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The "Building a CLI App" Lesson is part of the full, Hardcore Functional Architecture Patterns in JavaScript course featured in this preview video. Here's what you'd learn in this lesson:

Brian explores how to build a CLI blog for creating and viewing blogposts by focusing on the architectural decisions to build the app in a functional way.

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Transcript from the "Building a CLI App" Lesson

>> Okay, so we're at the CLI Blog, our first app. It's a blog with a twist. It's a CLI Blog. [LAUGH] So, it's your favorite, it's a graph. [LAUGH] So we have a, these are what we're gonna do, it's kinda like the map of interactions. We have a starting point and we're gonna see if we have any authors we can go straight to menu.

[00:00:22] If we don't have any authors, we go to Create Author down at the bottom here. And after we create the author, we go back to menu. From menu we can see all the posts, go see the latest posts. Go create more authors. We can go Write, but Write doesn't go back to menu.

[00:00:38] Write goes up to the latest after its done cuz you just wrote it, you wanna see it here. So this is kind of the map, world map of what we're doing. We'll see how far we get. I really just care about working on the architectural decisions and making this app in a functional way.

[00:00:57] More so than I do like completing all the little nuts and bolts to make this work. So let's see what we can do in the time allotted. Get back to our VS code. We're gonna start with this little setup here. We have a question and answer interface. And it works like so, we can call getInput.

[00:01:20] So, and then, I can map over that and be like, whatever x x to UpperCase it's. And so we're just dealing inside a task now but this is my answer to that question, right. So, this will pose the question in the console and then I'll get my answer back.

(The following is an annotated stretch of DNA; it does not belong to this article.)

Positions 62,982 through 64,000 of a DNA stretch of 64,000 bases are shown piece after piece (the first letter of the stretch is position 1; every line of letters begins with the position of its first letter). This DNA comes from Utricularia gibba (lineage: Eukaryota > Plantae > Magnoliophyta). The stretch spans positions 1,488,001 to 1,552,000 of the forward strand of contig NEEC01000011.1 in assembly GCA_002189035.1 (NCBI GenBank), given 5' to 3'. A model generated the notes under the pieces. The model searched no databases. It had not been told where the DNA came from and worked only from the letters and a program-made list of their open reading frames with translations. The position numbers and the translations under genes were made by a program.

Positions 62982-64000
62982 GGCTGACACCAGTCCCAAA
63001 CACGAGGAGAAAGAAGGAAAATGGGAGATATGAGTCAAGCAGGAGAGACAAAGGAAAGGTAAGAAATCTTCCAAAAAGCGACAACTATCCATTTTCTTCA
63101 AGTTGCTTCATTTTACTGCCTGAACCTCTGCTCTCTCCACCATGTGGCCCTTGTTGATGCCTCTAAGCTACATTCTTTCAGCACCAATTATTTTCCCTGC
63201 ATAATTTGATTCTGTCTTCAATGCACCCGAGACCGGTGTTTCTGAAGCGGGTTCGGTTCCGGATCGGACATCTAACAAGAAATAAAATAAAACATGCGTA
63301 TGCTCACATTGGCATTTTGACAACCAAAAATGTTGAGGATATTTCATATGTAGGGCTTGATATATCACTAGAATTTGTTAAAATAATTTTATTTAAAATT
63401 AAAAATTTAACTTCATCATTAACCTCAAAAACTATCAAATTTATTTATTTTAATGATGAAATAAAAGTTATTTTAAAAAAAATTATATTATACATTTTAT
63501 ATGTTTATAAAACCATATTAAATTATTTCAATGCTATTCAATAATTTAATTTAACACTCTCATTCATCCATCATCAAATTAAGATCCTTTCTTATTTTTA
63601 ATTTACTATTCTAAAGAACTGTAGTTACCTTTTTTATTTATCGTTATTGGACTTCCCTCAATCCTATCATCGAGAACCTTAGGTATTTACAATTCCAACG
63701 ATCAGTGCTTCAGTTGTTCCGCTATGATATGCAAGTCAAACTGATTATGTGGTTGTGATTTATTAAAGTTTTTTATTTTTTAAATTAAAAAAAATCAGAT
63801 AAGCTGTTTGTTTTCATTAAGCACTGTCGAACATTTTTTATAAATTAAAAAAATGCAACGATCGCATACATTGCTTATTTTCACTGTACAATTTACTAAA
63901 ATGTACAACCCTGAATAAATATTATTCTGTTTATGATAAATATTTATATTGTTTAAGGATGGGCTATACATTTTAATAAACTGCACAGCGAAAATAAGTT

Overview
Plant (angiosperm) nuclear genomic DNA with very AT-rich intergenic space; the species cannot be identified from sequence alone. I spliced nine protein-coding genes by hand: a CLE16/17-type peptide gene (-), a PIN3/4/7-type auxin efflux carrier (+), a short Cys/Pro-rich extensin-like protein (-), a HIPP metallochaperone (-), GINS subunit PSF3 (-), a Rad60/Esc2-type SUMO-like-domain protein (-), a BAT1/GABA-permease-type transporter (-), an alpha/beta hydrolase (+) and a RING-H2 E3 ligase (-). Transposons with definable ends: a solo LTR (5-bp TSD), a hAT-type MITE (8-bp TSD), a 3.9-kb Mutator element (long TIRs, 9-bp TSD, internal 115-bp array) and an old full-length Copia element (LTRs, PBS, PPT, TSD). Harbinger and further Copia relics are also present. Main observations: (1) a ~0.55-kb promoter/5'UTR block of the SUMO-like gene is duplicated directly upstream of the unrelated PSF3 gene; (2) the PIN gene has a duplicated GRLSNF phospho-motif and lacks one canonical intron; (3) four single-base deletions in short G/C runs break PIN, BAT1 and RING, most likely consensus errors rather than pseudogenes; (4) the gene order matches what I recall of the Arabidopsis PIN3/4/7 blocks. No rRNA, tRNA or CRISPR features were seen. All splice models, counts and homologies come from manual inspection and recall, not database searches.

[00:01:44] Let's just run that. Just make sure it works console.error console.log. We run it. Still try to get rid of those pop ups, cannot do it. Thanks VS code, all right. It's probably my fault. It's not their fault I'm sure. So go to blog index and so set like now, there you go.

[00:02:07] Cool, there's the app. We're done. Feel that luck. So this is neat. This kinda just comes with the interface realign we just grabbed it in the task. So what I want to start by doing is looking back at that kinda world map we have, I'd like to just sketch out some of these functions and kinda see what the type of these functions are.

[00:02:31] And to do so, I just have to write some rough like wishful thinking code. So I'm not gonna go implement everything. I'm just gonna kinda loosely write stuff and then see what we might need as a function model. So start with Start. It's a good place to start [LAUGH] to function.

[00:02:49] I guess we'll, first, we're gonna check to see if there's any authors, right? So what we can do is, I believe we're gonna bring in a little array based database that I think I've previously prepared. See if this is here, it's in lib, okay. So we have this little database.

[00:03:16] Actually, let me go take a look at Dbx it exports, save find all and the store. Okay, cool and this just we're working with arrays wrapped in a task. I was, if we had time I would have gone into the strategy pattern or something in here but we are, it's really neither here nor there.

[00:03:38] So we have save all and that's all we really need. We could use find maybe, but focus on that. So the way this works is I guess we'll say all we have to give it a table name. So let's give it like author table, just authors. So give it the table name.